In order for faculty members to be prepared to engage in this work, Acosta and colleagues allude to the need for institutions of higher education to provide professional development activities and resources that facilitate the understanding of the influence of group and individual identities on the lives of students and faculty. Edwards, also a doctoral student in sociology and an undergraduate diversity course instructor at the University of Nebraska, further states that the presentation of pluralistic perspectives ought not be relegated to one three unit course out of an approximate 120 semester units required for a bachelors degree.

The enormous task of engaging students in critiquing cultural, social, and institutional biases while encouraging critical self-reflection within the conservative heir of the academy is made clear throughout the book. Garcia and colleagues recognize that the content of multicultural courses can not be an impersonal or objective experience for students and that courses such as these are designed to question students’ identities and their perception of the identities of others. Through the personal essays of students who participate in multicultural courses, the fatigue of having to help others see the world through different eyes is highlighted. Through the same student essays, the reader is given vivid depictions of the personal growth of students on their journey toward genuine self-acceptance, as a gateway toward understanding the experiences and perspectives of others. Through these poignant stories, the reader is led to recognize the personal milestones of students, as several begin to articulate that not all of those who share the same identity think the same or hold the same views.

Professors looking for methods to facilitate similar growth in students on multicultural topics will consider this book a necessity for their professional library. Because many of the authors highlight specific strategies that facilitate the discussion of sensitive issues, professors new to teaching these topics should read it thoroughly. In addition, professors who seek to integrate social justice issues into their courses, which Edwards underscores as everyone’s responsibility, should also thoroughly read this book. Strategies such as cross-institutional dialogue when the classroom demographics are more homogeneous, shared discussion leading of multicultural anthology selections, and seminar style discussions are among the numerous strategies described in the book. This work, edited by Peters-Davis and Shultz, is not a detailed "how to" book on teaching diversity courses.  Individual and group identities that make up the classroom composition and the awareness of the individuals who hold those identities make classroom dynamics unpredictable and defy formulas. However, the numerous strategies that the authors describe will fill any professor’s cup until it overflows, providing general direction and warning signs about the hazards that may be encountered along the way.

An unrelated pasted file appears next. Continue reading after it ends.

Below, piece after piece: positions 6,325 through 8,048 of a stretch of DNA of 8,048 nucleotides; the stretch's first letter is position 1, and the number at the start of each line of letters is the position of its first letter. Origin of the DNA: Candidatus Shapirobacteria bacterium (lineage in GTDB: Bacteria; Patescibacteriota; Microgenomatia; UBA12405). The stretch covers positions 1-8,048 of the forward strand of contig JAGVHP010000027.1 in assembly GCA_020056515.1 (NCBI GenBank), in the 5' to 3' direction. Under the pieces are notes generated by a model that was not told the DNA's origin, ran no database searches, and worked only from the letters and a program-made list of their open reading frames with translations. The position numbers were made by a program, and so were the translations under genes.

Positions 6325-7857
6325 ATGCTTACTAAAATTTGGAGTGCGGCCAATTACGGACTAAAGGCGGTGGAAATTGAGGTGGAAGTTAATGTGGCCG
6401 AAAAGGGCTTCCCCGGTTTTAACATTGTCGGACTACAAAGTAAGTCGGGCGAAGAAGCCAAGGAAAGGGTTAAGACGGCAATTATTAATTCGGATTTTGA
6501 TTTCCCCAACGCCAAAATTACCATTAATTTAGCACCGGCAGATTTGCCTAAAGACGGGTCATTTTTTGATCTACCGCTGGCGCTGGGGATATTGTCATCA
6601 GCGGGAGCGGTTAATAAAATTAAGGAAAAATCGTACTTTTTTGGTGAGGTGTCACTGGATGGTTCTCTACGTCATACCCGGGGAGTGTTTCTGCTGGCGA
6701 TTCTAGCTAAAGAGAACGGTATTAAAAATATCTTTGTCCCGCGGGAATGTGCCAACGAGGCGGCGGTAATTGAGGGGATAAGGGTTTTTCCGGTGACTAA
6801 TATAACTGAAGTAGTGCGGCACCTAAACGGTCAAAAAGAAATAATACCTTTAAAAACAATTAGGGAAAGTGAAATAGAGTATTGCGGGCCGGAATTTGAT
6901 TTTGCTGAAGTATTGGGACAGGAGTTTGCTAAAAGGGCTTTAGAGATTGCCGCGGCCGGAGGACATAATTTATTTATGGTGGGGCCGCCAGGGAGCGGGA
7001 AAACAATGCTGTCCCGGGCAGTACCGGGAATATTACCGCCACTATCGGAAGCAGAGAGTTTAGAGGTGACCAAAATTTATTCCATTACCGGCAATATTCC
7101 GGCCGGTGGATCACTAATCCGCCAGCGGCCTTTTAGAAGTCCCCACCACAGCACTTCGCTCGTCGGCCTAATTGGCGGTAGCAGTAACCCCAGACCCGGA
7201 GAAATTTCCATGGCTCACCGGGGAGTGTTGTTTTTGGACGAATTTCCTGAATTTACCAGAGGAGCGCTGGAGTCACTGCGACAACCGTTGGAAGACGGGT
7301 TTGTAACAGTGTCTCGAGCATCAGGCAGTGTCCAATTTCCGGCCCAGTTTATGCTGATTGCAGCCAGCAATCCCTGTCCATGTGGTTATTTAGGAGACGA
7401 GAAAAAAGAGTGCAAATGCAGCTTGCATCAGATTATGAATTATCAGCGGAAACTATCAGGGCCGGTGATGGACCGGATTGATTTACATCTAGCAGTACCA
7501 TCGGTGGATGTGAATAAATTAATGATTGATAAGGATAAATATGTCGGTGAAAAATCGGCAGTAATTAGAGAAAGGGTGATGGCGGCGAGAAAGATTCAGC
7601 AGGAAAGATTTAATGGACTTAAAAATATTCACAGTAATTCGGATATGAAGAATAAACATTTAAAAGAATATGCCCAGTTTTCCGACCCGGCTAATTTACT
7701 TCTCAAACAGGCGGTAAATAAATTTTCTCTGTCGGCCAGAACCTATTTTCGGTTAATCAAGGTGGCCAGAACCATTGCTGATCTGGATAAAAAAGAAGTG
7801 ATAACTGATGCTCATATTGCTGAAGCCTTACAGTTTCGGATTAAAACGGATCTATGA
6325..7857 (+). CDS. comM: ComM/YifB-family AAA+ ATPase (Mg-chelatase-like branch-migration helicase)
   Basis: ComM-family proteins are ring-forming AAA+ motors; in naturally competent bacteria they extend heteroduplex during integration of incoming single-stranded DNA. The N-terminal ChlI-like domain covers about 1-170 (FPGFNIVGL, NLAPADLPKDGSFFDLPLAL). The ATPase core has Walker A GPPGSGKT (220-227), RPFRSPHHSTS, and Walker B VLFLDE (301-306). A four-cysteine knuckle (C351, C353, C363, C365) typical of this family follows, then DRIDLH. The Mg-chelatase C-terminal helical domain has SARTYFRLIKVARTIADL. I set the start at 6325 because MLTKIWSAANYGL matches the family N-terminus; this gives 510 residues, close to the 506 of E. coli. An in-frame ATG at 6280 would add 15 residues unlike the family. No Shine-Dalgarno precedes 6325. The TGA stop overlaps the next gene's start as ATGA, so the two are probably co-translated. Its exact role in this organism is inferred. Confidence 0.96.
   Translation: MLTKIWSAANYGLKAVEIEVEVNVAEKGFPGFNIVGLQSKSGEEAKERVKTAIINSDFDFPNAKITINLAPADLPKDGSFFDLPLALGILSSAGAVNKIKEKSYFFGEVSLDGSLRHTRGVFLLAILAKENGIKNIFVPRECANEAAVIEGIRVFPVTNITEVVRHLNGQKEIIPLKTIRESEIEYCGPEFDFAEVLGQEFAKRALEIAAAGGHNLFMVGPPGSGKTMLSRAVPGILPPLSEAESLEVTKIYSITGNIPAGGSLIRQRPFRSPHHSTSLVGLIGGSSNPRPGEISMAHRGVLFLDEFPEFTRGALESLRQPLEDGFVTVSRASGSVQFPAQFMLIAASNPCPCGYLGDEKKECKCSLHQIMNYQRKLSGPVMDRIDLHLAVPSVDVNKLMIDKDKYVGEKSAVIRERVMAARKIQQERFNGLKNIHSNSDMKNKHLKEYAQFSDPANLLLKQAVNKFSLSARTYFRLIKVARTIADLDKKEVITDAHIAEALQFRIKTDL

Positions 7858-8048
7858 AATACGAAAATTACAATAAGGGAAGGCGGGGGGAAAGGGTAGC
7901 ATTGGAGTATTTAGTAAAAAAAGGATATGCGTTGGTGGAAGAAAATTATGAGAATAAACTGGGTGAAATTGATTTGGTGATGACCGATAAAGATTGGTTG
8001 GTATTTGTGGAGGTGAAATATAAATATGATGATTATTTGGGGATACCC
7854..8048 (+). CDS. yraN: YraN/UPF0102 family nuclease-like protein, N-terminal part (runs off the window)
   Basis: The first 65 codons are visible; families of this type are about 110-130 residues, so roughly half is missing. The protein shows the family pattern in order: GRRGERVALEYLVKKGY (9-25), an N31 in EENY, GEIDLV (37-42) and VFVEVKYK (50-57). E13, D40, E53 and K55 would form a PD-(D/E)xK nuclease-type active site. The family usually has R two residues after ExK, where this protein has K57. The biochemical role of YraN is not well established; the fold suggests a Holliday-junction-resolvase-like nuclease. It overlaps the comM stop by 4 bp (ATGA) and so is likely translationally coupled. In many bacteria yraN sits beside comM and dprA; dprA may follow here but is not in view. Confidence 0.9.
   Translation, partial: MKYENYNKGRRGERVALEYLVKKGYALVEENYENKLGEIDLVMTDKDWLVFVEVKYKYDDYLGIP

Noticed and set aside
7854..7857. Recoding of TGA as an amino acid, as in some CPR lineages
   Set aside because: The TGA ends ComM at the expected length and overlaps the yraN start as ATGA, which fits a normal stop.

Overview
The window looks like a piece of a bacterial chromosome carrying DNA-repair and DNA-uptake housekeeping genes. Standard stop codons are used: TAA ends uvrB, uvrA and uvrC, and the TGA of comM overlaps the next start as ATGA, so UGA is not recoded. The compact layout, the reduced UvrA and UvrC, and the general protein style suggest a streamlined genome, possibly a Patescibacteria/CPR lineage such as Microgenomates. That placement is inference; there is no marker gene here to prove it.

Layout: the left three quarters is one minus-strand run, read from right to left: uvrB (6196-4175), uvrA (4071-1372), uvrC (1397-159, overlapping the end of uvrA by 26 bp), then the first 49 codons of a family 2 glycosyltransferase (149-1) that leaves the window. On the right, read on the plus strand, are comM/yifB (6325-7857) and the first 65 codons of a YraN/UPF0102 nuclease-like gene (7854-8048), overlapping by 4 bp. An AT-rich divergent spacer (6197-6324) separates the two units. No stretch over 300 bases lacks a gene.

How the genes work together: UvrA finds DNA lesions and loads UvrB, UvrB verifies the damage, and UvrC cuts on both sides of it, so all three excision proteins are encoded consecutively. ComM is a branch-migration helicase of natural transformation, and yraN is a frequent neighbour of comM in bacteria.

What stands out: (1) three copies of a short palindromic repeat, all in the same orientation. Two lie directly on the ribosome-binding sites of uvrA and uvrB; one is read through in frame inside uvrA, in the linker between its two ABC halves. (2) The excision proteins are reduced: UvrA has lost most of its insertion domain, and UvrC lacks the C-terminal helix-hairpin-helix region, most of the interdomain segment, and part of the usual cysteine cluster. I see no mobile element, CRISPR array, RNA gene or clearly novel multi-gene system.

According to several authors, the personal transformation that is sought is a process that will not be completed within a semester course. Ravitch, Roeser, and Girard remind professors engaged in multicultural education that “learning is not necessarily linear or immediate, that true learning happens . . . with incremental changes over a period of time” (p. 135). The book helps professors of such courses become clear about their objectives and what can be obtained within a semester.

Professors, who teach these courses repeatedly are never the same individuals that begin the course no matter how many times it is taught. This is especially true if one heeds the advice and recommendations offered by the authors. Through the authors’ own classroom stories, the reader becomes sensitively aware of the anxiety endured as students struggle to understand their own identities and the impact these identities have on others. For practitioners engaged in multicultural work, Peters-Davis and Shultz’s collaborative work offers strategies that, if implemented in classrooms across all disciplines, have the potential for fostering cross-cultural dialogue, mutual respect, and understanding across the educational community. It is clear that dialogue about these topics must be ongoing until we—as individuals, professors, and overseers of content within our discipline—are able to discuss them with ease, without blame or victimization. When we can do this, we can facilitate personal growth on these issues within each other. That specifically is why this book is so insightful and necessary for my colleagues in all disciplines of the academy to read.


Freire, P. (2002). Pedagogy of the oppressed. New York: Continuum.

hooks, b. (1994). Teaching to transgress: Education as the practice of freedom. New York: Routledge.

Cite This Article as: Teachers College Record Volume 108 Number 8, 2006, p. 1607-1610
https://www.tcrecord.org ID Number: 12222, Date Accessed: 5/22/2022 11:17:31 PM

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About the Author
  • Torria Bond
    Azusa Pacific University
    E-mail Author
    TORRIA BOND is an Assistant Professor of Teacher Education at Azusa Pacific University, Azusa, CA. Currently, she is working on a research project that examines reasonable student outcomes from semester long diversity courses through an analysis of student pre and post surveys.